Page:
for cane, or reed, and then generalized to mean any hollow tube-like object; ultimately deriving from the Akkadian
Akkadian language
Akkadian is an extinct Semitic language that was spoken in ancient Mesopotamia. The earliest attested Semitic language, it used the cuneiform writing system derived ultimately from ancient Sumerian, an unrelated language isolate...

 term qanu, meaning tube or reed. The word has been used to refer to a gun since 1326 in Italy, and 1418 in England. Cannon serves both as the singular and plural of the noun, although in American English the plural cannons is more common .

Any large, smoothbore
Smoothbore
A smoothbore weapon is one which has a barrel without rifling. Smoothbores range from handheld firearms to powerful tank guns and large artillery mortars.-History of firearms and rifling:...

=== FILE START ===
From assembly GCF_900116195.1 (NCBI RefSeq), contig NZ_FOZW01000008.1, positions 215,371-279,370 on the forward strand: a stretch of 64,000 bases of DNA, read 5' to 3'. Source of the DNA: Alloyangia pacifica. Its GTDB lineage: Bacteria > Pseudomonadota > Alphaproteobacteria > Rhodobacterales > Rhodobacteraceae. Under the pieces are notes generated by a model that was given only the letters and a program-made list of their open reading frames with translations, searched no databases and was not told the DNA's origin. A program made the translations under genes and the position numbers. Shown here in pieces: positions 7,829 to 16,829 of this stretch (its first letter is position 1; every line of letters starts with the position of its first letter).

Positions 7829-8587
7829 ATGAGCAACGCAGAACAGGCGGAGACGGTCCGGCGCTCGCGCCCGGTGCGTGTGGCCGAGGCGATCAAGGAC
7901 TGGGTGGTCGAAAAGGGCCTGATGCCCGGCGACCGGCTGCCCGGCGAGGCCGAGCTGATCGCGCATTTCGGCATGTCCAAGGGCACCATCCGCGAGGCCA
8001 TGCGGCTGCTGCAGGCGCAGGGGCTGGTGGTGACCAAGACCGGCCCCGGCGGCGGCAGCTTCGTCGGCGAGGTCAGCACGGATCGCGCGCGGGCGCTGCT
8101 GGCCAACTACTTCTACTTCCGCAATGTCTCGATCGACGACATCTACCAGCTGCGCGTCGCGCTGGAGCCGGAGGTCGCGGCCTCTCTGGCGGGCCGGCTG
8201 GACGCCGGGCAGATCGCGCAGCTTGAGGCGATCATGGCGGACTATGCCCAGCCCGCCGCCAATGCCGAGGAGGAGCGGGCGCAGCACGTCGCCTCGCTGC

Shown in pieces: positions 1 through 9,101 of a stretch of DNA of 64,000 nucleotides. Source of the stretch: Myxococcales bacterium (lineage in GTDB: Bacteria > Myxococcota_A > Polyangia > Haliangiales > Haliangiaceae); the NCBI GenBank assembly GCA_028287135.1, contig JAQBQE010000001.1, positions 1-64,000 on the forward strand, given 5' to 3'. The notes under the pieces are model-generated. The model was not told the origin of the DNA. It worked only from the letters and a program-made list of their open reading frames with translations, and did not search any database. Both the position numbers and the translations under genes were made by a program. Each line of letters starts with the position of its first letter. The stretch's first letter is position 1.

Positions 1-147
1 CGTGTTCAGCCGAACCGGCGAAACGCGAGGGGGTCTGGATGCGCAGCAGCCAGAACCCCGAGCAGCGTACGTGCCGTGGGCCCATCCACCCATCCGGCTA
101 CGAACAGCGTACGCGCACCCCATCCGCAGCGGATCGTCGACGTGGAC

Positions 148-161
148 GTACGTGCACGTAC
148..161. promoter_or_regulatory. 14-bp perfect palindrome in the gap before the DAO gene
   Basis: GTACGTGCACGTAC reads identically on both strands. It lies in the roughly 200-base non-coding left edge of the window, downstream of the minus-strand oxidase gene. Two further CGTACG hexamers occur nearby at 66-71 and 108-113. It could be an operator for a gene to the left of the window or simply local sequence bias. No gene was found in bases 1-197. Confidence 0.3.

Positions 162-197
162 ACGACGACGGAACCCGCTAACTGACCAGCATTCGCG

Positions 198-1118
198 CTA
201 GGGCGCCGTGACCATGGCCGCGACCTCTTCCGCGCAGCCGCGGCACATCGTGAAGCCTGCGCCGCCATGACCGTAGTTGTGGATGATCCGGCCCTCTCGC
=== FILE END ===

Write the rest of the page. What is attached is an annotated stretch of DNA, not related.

, muzzle-loading gun
Gun
A gun is a muzzle or breech-loaded projectile-firing weapon. There are various definitions depending on the nation and branch of service. A "gun" may be distinguished from other firearms in being a crew-served weapon such as a howitzer or mortar, as opposed to a small arm like a rifle or pistol,...

—used before the advent of breech-loading, rifled guns—may be referred to as a cannon, though once standardized names were assigned to different sized cannons, the term specifically referred to a gun designed to fire a 42 pounds (19.1 kg) shot, as opposed to a demi-cannon
Demi-cannon